Denny Doherty, an original member of 1960s sunshine pop group The Mamas & The Papas who sang lead on a number of the band's hits, died of an aneurysm in his abdomen January 19th at his home in Mississuaga Ontario. He was sixty-six. "He was one of the greatest tenors in rock and roll," says his former bandmate Michelle Phillips.
In 1963 Doherty met Cass Elliott, who was so impressed by his soaring voice she hired him to sing in her group The Big Three. That group also soon folded, but both Elliott and Doherty were quickly hired to sing in John and Michelle Phillips' new band The Magic Circle — which changed its name to The Mamas & The Papas when it signed to Dunhill Records in September 1965. The group went to Number Four on the Billboard Hot 100 with their first single "California Dreamin" and instantly established group as one of the premier vocal bands of the mid 1960s.
Successful singles such as "Monday, Monday," "Creeque Alley," and "Dream A Little Dream" soon followed. Almost immediately, however, the group was plagued by internal problems. In 1965 Doherty had an affair with Michelle, who was married to bandleader John Phillips. Michelle was briefly replaced. When she returned both to the group and to John, Doherty began drinking heavily. The group limped on — and in the summer of 1967 played The Monterey International Pop Festival, which they helped organize — but they broke up soon after.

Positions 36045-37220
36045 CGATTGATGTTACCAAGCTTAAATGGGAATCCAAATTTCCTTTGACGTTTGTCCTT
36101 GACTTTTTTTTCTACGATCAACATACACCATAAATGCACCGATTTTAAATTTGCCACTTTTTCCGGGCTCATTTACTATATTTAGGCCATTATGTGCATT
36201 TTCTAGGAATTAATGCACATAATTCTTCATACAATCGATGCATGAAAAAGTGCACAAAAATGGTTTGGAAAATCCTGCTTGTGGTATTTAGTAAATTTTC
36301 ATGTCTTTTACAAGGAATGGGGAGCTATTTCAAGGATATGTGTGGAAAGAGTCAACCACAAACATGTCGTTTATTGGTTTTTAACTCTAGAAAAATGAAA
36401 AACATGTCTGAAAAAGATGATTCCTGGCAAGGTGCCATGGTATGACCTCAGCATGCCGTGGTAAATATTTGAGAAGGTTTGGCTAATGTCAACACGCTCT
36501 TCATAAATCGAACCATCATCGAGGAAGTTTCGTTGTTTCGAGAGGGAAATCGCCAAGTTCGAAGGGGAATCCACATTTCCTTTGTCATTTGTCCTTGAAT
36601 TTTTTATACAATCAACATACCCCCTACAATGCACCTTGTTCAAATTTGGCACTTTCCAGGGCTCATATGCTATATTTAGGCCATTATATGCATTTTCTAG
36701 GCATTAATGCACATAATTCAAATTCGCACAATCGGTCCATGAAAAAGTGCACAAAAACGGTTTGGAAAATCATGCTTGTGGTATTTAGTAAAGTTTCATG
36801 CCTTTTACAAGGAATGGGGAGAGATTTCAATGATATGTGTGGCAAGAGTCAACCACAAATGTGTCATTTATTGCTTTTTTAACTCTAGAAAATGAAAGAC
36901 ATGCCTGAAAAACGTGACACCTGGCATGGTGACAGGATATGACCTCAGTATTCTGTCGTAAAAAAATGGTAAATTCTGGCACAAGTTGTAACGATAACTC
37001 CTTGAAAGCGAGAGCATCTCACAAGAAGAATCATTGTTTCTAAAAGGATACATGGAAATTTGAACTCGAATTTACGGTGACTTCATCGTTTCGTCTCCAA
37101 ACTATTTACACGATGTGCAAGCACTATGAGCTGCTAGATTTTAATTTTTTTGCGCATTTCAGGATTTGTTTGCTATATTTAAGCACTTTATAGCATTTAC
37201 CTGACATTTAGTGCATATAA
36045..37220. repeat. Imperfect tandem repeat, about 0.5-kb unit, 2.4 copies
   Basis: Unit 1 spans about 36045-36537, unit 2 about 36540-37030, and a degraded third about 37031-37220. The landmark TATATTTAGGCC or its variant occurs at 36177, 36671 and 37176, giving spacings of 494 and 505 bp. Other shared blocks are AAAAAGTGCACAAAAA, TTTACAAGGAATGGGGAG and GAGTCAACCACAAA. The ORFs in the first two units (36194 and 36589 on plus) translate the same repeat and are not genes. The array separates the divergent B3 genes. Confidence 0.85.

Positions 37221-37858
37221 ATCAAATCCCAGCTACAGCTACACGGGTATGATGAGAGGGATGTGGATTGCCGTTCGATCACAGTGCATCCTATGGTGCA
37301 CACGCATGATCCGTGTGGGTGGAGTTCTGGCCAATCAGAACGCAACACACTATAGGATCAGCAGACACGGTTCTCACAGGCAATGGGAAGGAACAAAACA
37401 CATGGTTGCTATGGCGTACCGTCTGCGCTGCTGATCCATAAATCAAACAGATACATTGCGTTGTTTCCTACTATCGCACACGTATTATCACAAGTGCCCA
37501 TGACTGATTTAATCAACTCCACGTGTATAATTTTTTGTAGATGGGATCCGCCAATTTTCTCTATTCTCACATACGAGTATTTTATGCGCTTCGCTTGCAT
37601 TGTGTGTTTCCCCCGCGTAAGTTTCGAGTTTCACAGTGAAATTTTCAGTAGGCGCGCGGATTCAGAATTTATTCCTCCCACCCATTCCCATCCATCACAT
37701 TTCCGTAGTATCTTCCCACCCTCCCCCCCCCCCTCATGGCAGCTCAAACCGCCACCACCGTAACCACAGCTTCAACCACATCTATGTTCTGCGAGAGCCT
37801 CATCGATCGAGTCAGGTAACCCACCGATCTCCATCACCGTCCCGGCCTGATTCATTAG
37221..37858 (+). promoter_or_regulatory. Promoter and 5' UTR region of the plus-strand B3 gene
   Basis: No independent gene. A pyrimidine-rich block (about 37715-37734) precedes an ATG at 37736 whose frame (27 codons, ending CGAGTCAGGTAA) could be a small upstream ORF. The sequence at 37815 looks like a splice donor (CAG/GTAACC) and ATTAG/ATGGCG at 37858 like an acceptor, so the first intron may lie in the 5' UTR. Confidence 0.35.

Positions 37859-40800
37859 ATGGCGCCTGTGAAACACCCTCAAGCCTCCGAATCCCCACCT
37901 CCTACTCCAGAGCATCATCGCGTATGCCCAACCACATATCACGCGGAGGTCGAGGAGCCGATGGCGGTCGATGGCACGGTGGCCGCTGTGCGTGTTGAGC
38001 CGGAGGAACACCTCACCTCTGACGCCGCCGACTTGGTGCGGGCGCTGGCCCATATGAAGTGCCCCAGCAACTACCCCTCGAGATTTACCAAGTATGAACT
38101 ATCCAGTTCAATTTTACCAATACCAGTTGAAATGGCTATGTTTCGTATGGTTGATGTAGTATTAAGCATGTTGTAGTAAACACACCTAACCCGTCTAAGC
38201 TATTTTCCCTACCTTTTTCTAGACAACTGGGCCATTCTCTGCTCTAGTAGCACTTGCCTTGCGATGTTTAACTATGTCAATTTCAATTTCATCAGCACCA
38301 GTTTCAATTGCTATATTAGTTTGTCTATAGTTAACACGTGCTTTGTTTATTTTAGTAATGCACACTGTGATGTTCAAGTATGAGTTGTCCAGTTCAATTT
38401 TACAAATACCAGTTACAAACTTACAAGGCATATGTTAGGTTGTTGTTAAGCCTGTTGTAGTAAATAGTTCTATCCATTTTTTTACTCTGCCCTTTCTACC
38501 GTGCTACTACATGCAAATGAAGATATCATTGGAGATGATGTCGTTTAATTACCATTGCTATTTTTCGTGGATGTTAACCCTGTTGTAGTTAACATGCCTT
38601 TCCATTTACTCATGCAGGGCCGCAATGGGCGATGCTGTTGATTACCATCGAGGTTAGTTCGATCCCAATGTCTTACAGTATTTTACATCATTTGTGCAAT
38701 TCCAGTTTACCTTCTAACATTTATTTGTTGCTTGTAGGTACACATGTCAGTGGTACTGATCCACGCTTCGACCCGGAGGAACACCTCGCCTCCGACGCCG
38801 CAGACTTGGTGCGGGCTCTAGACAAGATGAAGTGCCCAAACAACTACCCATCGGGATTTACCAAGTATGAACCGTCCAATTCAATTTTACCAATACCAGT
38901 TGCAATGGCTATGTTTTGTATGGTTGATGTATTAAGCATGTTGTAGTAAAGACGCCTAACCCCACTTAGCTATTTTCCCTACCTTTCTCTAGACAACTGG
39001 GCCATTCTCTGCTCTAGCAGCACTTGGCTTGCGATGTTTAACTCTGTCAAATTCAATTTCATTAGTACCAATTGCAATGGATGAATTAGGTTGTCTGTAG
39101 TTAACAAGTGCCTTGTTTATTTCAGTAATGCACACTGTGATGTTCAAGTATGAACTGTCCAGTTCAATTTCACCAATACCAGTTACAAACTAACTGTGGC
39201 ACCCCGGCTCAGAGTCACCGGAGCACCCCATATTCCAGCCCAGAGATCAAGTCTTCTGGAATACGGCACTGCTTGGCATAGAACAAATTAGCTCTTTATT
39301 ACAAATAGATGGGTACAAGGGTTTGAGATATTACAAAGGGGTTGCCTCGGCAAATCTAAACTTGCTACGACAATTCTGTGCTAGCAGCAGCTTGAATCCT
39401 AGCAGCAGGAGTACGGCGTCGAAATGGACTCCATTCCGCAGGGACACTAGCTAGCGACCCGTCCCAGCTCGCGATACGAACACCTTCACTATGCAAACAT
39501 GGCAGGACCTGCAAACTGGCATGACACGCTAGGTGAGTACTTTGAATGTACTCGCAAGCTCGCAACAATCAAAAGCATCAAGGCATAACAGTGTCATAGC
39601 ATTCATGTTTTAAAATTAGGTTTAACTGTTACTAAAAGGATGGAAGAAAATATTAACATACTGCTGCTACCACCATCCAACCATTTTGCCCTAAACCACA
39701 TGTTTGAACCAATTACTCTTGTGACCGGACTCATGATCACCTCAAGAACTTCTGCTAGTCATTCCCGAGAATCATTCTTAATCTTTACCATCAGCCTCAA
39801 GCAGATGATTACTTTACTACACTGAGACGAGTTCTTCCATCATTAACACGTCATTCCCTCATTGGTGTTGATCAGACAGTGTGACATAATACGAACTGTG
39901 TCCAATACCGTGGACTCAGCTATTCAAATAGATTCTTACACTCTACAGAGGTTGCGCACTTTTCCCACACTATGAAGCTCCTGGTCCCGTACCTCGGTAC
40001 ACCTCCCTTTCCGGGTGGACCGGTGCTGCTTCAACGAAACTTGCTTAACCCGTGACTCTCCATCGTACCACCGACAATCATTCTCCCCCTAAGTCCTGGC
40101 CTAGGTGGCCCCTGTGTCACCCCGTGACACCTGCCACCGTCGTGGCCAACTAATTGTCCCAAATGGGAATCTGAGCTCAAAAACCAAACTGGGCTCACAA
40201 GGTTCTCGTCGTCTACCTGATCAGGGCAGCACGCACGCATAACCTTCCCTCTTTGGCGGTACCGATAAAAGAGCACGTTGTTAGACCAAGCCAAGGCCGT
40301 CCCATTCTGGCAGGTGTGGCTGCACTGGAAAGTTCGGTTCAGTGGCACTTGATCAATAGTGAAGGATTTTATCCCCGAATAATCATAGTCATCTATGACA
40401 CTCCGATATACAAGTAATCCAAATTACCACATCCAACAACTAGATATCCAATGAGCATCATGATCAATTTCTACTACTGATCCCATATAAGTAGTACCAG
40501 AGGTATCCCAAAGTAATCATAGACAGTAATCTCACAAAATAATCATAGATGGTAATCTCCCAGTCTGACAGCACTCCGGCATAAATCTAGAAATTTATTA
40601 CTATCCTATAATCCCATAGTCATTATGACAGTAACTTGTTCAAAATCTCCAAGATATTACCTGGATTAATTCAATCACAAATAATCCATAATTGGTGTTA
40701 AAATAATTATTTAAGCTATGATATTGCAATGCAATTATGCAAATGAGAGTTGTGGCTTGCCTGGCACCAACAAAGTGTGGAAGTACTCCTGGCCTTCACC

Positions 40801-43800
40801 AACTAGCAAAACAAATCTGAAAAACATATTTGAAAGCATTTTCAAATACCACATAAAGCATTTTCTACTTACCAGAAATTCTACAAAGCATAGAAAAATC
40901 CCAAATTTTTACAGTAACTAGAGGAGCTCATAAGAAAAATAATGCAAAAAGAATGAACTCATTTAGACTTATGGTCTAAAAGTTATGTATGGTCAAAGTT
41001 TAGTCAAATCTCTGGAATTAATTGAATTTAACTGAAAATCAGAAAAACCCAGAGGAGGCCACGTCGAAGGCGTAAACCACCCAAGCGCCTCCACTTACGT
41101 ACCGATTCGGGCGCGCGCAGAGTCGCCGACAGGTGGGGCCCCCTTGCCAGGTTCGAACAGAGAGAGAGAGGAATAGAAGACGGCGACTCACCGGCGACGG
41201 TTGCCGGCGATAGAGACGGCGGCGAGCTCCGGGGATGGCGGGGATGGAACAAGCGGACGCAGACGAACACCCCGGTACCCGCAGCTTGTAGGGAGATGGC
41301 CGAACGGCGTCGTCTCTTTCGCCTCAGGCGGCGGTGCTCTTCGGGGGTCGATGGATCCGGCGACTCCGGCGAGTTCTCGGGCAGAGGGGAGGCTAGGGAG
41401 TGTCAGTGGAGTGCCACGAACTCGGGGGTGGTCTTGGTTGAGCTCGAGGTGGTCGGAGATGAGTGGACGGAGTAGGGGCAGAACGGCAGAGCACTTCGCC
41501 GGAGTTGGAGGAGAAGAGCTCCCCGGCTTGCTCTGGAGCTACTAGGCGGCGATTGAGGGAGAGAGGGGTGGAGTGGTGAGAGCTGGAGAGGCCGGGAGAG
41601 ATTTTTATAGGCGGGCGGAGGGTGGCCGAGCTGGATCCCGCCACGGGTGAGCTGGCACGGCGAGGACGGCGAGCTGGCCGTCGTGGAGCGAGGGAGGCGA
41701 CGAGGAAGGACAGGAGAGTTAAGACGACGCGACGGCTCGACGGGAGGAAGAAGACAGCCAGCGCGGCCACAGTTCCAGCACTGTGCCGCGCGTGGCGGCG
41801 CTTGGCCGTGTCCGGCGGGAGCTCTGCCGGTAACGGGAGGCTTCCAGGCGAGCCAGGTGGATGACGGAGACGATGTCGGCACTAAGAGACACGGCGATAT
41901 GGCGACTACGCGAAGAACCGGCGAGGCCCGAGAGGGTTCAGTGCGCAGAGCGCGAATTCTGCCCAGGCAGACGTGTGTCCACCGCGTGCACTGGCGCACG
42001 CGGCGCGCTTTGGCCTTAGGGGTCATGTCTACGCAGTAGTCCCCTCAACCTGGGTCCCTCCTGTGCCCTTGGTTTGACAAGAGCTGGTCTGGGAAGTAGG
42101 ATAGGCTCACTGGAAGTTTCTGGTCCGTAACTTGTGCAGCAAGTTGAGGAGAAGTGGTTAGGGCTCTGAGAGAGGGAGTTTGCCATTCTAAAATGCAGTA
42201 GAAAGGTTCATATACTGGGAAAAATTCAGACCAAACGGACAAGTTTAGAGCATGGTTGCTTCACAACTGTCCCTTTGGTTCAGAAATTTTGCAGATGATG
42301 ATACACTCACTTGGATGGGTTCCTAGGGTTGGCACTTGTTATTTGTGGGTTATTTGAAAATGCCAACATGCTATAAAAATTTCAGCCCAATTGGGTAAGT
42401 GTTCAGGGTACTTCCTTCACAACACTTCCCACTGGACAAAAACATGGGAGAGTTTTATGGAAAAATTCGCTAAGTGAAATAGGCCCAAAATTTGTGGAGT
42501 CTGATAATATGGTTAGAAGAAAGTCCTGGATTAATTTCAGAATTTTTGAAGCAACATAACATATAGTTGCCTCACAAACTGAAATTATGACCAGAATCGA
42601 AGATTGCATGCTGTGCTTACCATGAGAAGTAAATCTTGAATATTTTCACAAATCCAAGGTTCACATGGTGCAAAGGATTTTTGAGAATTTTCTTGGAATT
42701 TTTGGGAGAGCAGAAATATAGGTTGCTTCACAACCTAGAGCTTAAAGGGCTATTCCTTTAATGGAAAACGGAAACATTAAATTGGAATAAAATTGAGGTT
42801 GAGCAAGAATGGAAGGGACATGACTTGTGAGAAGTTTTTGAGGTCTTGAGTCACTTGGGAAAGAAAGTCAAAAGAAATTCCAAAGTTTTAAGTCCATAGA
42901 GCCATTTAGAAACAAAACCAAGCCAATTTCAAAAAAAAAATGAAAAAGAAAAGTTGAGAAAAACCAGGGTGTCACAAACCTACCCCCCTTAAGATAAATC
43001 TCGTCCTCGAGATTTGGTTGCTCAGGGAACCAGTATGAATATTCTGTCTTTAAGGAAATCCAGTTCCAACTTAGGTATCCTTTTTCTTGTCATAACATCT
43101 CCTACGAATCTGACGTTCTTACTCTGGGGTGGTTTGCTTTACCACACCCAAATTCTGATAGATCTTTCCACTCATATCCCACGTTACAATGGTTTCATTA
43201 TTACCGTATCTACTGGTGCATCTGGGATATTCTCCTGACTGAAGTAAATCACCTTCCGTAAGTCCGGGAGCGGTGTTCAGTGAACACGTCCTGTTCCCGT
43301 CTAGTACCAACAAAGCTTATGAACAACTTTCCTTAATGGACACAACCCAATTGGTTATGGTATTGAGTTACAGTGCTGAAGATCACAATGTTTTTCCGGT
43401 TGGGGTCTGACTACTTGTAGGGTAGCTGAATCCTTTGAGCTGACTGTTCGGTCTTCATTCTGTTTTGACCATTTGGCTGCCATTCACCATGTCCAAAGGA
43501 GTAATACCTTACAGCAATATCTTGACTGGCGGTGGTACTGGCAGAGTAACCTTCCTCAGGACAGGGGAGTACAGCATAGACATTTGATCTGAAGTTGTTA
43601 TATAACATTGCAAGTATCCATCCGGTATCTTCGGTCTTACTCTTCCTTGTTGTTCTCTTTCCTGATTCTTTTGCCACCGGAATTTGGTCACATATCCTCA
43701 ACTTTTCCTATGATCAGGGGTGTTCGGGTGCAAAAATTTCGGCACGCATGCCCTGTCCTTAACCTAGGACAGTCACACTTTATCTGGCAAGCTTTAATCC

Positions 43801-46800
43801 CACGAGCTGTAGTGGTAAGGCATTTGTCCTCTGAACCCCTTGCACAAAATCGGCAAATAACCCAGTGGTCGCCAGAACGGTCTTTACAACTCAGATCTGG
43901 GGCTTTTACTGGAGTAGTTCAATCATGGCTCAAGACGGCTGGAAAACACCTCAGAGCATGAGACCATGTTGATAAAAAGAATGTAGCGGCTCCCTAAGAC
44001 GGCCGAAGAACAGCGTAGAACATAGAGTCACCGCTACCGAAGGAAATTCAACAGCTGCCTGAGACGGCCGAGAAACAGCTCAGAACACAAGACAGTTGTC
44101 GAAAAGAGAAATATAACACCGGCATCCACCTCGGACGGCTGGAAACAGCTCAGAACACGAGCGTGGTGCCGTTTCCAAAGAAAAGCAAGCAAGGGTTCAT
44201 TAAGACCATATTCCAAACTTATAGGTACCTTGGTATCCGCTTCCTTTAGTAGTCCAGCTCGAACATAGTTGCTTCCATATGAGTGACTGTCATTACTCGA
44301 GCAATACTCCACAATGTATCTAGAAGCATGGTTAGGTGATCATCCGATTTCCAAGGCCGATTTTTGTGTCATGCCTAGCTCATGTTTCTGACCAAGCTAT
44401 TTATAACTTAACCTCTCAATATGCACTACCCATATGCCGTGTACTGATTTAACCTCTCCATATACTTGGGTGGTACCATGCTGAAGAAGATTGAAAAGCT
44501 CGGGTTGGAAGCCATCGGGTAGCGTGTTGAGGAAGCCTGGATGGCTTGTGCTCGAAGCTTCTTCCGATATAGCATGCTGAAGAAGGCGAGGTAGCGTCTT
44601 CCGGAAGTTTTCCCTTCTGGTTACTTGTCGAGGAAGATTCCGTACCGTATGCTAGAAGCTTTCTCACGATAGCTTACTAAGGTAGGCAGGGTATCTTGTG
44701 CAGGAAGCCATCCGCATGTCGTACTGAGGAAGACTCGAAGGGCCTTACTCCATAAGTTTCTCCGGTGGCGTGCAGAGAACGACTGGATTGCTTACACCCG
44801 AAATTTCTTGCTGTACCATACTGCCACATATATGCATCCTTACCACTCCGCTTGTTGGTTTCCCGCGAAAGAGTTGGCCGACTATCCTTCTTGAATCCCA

Later, Doherty tried his hand at acting, appearing on Broadway in the 1974 play "The Man In The Moon." In 1982 he and John Phillips formed a new Mamas and Papas with John's daughter Mackenzie Phillips and toured off and on throughout the decade. In 2001, he premiered the acclaimed musical "Dream A Little Dream" in Toronto in which he recounted his life story and performed from the Mamas and Papas catalog.
Doherty had suffered from an undisclosed illness — from which family and friends had expected him to make a full recovery — just before his death. "He was probably the least known member of the Mamas and Papas, who sang most of the hits," Michelle Phillips says. "All I can say is I had the great fortune to have been able to sing with him and call him my friend."
To read the new issue of Rolling Stone online, plus the entire RS archive: Click Here
CULTURE 14 Gonzo Masterpieces
Picks From Around the Web
blog comments powered by Disqus